The eldest son of the last named John Bradford was named Robert, and he also had daughters, Beatrice and Elizabeth.

The last evidence in the form of testament we have of the Bradfords of Warmfield or the Heath, is that contained in the will of Walter Bradford, of Houghton, Pontefract, second son of John Bradford, the elder. He orders his body to be buried beside Margaret, "My wife deceased," in the Parish Church of Castleford. To Elizabeth "My now wife," he makes bequest, also to his brother Christopher, to Joan Sheffield and Beatrix Tempest, his nieces, and their heirs. "To my brother Christopher, my great ring of gold, wherein is gravyn Brad with a ffurth, and next to his son Thomas Bradfurth, and in default to John Bradfurth, my nevvy." To Brian Bradforth, of Stanley, and his son Brian, &c. Also to Ann Lokkay, "Balye-wiff of Bradford," 10/-. To Nicholas Lokkay, 10/-. To Isabel, my brother Christopher's daughter, xxs."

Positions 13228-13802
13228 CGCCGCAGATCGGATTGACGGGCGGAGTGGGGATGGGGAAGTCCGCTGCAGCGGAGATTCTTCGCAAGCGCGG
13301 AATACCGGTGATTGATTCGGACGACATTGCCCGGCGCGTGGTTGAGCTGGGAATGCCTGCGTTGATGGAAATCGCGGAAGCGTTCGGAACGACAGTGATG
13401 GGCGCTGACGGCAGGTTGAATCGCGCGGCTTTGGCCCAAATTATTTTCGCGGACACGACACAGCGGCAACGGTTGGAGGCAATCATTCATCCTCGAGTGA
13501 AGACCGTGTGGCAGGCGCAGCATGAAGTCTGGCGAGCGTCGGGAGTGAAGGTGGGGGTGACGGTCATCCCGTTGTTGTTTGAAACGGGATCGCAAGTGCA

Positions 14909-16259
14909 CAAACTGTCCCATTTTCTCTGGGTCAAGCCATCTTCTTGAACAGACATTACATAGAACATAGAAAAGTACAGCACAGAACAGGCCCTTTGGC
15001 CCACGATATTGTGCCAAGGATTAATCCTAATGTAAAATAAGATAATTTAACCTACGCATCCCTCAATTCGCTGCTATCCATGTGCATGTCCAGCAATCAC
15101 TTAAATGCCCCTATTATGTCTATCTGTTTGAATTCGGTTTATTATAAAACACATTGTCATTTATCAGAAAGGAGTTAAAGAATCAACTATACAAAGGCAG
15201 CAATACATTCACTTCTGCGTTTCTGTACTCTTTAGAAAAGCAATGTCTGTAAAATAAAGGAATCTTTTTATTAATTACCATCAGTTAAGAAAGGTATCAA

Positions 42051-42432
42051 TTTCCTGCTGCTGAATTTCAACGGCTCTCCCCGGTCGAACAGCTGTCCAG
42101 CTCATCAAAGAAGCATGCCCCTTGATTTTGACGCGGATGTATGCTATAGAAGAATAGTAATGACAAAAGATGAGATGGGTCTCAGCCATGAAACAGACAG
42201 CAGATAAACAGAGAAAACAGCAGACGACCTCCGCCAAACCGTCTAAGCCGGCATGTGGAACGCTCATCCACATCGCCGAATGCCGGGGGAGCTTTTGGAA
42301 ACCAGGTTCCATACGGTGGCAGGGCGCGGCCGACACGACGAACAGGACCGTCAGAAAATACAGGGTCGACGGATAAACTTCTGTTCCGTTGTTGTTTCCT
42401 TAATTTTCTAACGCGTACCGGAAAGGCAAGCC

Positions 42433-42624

The will of Walter Bradford, of Houghton, was proved January 27th, 1530.

An impression of the seal of the great ring of gold, "alluded to in the will, is attached to a Bradford deed in the British Museum, of which the following is a copy in Latin, furnished me by Mr. J.G. Bradford. The translation is also annexed. It is dated 1442.

(Add. Charters, Brit. Mus. 16930.)

Carta qua Margareta, nuper uxor Willielmi Slyngesby concedit Johanni Slyngesby filio Willielmi filii sui, terras iu Skryvene et North Stodley, tenend. dicto Johanni et heredibus de corpore Isabellae, filiae Walteri Calverley, procreatis. Test. Rog. Wardi, Mil., Walt. Calveley, et aliis.

Dat. 5 Maii, 20 Hen. VI., [1442]

Impression of seal, brad